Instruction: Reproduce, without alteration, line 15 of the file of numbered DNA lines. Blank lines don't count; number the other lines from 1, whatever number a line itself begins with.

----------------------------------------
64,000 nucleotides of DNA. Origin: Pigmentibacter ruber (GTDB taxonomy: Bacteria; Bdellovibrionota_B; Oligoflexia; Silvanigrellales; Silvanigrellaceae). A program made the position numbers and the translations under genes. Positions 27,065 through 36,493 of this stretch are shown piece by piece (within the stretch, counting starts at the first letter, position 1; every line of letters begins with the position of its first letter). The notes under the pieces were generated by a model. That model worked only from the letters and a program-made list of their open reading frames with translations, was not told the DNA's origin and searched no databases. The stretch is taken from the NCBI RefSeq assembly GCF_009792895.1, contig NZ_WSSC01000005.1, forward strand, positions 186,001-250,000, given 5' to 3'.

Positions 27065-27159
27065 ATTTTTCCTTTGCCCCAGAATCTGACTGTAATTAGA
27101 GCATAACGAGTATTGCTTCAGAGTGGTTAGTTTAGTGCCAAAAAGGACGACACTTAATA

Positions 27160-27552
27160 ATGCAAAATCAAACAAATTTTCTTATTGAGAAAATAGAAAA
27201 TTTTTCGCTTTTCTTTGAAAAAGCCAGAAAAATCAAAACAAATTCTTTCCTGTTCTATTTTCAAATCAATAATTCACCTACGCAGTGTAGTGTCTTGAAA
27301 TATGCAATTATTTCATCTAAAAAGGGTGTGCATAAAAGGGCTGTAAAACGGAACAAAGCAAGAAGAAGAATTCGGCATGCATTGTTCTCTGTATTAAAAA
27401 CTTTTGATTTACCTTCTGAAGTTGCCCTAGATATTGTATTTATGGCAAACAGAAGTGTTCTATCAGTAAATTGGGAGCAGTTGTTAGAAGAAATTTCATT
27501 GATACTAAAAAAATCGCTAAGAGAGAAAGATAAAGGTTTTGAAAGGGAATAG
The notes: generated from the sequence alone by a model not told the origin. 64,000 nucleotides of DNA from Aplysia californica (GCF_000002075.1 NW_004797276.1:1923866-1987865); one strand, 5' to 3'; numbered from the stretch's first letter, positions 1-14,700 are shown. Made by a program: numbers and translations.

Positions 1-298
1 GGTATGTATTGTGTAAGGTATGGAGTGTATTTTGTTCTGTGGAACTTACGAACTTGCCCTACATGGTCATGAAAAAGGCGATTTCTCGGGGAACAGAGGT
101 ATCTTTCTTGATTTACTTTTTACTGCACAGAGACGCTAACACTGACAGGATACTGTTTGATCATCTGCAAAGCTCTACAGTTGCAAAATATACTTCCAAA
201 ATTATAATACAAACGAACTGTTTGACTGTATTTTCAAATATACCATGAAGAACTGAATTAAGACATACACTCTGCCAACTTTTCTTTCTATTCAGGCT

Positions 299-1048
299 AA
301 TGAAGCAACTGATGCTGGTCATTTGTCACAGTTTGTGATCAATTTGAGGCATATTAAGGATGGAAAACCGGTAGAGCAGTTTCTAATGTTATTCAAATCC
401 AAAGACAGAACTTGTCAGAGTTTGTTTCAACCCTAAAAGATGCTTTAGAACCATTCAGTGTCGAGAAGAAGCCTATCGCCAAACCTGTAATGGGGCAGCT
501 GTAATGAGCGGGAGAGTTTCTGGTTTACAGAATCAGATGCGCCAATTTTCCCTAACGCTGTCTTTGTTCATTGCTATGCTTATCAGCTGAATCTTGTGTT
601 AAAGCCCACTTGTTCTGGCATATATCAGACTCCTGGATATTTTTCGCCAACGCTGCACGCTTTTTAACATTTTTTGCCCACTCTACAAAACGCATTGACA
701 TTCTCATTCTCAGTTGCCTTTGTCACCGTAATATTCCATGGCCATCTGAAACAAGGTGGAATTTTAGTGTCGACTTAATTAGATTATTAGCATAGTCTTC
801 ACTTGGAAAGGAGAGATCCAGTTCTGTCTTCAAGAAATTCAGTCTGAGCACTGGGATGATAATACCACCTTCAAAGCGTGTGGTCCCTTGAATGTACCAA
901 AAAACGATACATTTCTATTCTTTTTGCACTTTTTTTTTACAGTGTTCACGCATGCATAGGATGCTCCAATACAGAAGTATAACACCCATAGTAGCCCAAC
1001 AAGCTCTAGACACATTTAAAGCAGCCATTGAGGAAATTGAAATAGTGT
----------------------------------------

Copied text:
201 ATTATAATACAAACGAACTGTTTGACTGTATTTTCAAATATACCATGAAGAACTGAATTAAGACATACACTCTGCCAACTTTTCTTTCTATTCAGGCT